Bank of Ireland shares fall over bad loan fears
Central Bank requires additional €1.3bn provision after balance sheet assessment
Minister for Finance Michael Noonan said the results of the assessments contained “no great surprises”.
Bank of Ireland shares closed down 3.1 per cent in Dublin yesterday after it announced that the Central Bank wants it to take an additional €1.3 billion in bad loan provisions following a recent balance sheet assessment exercise.
On a more positive note, Bank of Ireland, which is 15 per cent State-owned, said the Central Bank does not require it to raise any additional capital as a result of the examination.
The Central Bank has decided not to publish the results of the assessments and declined to comment on the outcomes. These evaluations are a precursor to deeper, pan-European capital stress tests next year.
Divergence of views
Bank of Ireland and the regulator are at odds over the need for additional provisioning
. It is understood the bank was given preliminary results of the tests in October and received written confirmation on Friday.
In a statement issued to the stock market yesterday morning, Bank of Ireland said the results were “subject to ongoing engagement” with the Central Bank. It is understood that no instruction has been issued yet by the regulator to the bank.
Bank of Ireland said it “remains confident of its own methodologies, calculations and impairment provisions”; it does “not believe” that the approach used in the assessments reflected its “risk profile or its expectations for work out approach, related costs, collateral realisation and timing”.
Neither side would comment on the possible length of this engagement, nor what action the regulator might take if Bank of Ireland refuses to yield on its position. In spite of the announcement, it is understood that Bank of Ireland plans to press on this week with plans to raise up to €600 million to help finance the purchase of the Government’s €1.8 billion in preference shares. These need to be acquired by Bank of Ireland by March next or they step up in value.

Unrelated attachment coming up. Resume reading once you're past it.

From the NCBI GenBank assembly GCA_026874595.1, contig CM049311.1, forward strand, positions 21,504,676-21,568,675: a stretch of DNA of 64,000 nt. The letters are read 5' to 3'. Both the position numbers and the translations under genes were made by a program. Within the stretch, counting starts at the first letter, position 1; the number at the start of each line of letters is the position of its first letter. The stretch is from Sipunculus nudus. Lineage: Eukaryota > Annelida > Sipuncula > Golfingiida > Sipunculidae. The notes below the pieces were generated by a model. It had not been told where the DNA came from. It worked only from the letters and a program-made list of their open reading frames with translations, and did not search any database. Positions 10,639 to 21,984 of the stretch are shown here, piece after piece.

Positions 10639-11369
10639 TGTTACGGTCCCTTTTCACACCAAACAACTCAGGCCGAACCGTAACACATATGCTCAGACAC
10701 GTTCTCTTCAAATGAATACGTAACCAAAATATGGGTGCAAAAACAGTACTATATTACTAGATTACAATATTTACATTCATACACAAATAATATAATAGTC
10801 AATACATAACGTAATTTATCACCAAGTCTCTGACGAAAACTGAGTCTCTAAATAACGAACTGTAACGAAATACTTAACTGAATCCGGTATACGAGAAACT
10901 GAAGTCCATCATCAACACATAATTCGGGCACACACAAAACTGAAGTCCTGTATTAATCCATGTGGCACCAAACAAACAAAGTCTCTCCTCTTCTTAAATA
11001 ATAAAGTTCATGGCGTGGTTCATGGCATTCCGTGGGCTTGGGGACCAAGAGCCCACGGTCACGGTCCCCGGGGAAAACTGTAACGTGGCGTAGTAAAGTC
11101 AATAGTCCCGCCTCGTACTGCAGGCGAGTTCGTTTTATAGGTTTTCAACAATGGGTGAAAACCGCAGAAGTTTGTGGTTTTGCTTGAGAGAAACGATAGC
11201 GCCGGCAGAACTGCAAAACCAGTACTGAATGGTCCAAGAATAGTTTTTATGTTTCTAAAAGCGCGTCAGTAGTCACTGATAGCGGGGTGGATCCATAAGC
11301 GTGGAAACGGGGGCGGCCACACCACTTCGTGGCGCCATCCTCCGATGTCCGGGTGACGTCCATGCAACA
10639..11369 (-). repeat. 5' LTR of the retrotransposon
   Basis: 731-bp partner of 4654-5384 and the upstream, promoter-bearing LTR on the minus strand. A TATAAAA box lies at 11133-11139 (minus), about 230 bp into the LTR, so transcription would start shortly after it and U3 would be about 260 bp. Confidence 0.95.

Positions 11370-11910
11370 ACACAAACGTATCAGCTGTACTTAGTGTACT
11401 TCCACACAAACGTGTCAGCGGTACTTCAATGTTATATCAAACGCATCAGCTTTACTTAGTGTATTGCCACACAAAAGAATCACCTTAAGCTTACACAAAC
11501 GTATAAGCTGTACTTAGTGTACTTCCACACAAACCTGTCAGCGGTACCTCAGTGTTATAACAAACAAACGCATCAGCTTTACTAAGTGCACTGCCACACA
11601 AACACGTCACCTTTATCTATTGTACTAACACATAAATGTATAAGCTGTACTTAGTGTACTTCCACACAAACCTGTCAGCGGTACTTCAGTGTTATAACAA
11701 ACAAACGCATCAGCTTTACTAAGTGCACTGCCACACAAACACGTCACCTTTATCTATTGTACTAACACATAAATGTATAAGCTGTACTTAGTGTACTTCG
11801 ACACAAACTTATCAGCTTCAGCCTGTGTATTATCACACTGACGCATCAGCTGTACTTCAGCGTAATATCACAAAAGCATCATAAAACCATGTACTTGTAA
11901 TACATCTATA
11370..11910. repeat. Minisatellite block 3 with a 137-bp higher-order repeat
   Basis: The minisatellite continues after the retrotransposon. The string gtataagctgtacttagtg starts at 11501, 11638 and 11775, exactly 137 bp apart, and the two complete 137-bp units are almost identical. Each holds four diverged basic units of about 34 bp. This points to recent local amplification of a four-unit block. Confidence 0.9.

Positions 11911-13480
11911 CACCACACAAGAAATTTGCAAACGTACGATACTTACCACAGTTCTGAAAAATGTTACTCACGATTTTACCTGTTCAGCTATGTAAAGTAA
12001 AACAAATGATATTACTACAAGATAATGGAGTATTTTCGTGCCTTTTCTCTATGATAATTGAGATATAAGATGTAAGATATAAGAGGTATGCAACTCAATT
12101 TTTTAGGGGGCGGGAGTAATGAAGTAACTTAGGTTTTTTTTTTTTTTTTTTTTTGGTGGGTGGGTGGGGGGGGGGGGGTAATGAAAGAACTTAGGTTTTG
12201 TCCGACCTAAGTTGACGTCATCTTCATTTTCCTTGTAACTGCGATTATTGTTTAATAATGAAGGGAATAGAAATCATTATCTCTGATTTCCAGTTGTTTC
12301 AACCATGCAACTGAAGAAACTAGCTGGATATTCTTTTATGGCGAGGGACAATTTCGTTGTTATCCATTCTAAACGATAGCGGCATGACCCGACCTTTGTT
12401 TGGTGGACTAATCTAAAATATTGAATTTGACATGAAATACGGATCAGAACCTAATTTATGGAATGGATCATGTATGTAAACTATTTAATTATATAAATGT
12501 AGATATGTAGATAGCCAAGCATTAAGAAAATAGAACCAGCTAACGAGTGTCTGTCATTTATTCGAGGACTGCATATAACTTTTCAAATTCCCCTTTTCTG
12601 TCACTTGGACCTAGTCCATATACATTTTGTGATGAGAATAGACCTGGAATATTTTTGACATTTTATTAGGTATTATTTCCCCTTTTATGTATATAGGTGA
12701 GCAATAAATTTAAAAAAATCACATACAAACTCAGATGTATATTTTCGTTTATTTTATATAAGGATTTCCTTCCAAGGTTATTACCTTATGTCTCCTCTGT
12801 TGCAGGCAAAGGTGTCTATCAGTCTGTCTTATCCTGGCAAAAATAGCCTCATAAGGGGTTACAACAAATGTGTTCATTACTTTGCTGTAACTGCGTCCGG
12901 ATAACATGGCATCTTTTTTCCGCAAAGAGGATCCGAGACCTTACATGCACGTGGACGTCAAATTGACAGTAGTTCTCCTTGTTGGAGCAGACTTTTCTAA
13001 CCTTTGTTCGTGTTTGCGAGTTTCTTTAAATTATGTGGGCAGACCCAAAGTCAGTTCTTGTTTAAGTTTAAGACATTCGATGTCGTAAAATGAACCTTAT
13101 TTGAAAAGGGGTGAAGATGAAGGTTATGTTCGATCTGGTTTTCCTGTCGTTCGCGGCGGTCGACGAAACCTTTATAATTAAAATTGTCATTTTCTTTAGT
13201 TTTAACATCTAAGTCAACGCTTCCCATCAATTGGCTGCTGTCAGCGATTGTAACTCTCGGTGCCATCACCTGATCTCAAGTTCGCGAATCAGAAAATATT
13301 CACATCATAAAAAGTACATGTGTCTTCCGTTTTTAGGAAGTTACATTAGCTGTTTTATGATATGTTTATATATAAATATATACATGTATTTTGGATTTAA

Muted market reaction
Eamonn Hughes, banking analyst with Goodbody Stockbrokers, suggested that the market reaction to
the announcement was “muted” and noted that the bank’s share price had risen by 5 per cent last Friday.
He said investors might draw “some comfort” from all the issues now being on the table and suggested that some “horse trading” and “haggling” with the Central Bank could result in the additional provision being reduced to about €500 million.
Minister for Finance Michael Noonan said the results of the assessments contained “no great surprises”. Speaking before a conference on the future of banking in Europe, hosted by the Institute of International and European Affairs in Dublin, Mr Noonan said: “We always expected that some of the capital buffers that we put in place two years ago would be eaten away. Debt was crystallised and that has happened.”
The Minister said the tests were “technical” in nature and it was a matter between Bank of Ireland and the Central Bank to resolve the issue.